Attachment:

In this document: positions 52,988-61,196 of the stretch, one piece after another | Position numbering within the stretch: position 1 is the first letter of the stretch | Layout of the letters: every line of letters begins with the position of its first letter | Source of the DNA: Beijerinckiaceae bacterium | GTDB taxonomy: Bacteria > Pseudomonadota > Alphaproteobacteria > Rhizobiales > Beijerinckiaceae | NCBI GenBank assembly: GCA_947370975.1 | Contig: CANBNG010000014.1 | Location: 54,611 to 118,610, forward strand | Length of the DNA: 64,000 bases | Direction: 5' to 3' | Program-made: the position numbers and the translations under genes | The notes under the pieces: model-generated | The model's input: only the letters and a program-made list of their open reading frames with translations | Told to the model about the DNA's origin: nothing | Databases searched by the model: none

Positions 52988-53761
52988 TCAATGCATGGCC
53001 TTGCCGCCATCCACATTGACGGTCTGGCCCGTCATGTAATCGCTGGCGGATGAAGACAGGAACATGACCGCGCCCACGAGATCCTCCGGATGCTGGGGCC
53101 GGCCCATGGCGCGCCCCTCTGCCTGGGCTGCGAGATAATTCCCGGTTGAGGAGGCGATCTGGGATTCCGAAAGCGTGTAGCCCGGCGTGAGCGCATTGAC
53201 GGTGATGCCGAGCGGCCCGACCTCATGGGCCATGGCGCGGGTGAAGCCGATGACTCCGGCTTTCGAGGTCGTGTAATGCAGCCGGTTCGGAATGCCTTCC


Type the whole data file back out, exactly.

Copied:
In this document: positions 52,988-61,196 of the stretch, one piece after another | Position numbering within the stretch: position 1 is the first letter of the stretch | Layout of the letters: every line of letters begins with the position of its first letter | Source of the DNA: Beijerinckiaceae bacterium | GTDB taxonomy: Bacteria > Pseudomonadota > Alphaproteobacteria > Rhizobiales > Beijerinckiaceae | NCBI GenBank assembly: GCA_947370975.1 | Contig: CANBNG010000014.1 | Location: 54,611 to 118,610, forward strand | Length of the DNA: 64,000 bases | Direction: 5' to 3' | Program-made: the position numbers and the translations under genes | The notes under the pieces: model-generated | The model's input: only the letters and a program-made list of their open reading frames with translations | Told to the model about the DNA's origin: nothing | Databases searched by the model: none

Positions 52988-53761
52988 TCAATGCATGGCC
53001 TTGCCGCCATCCACATTGACGGTCTGGCCCGTCATGTAATCGCTGGCGGATGAAGACAGGAACATGACCGCGCCCACGAGATCCTCCGGATGCTGGGGCC
53101 GGCCCATGGCGCGCCCCTCTGCCTGGGCTGCGAGATAATTCCCGGTTGAGGAGGCGATCTGGGATTCCGAAAGCGTGTAGCCCGGCGTGAGCGCATTGAC
53201 GGTGATGCCGAGCGGCCCGACCTCATGGGCCATGGCGCGGGTGAAGCCGATGACTCCGGCTTTCGAGGTCGTGTAATGCAGCCGGTTCGGAATGCCTTCC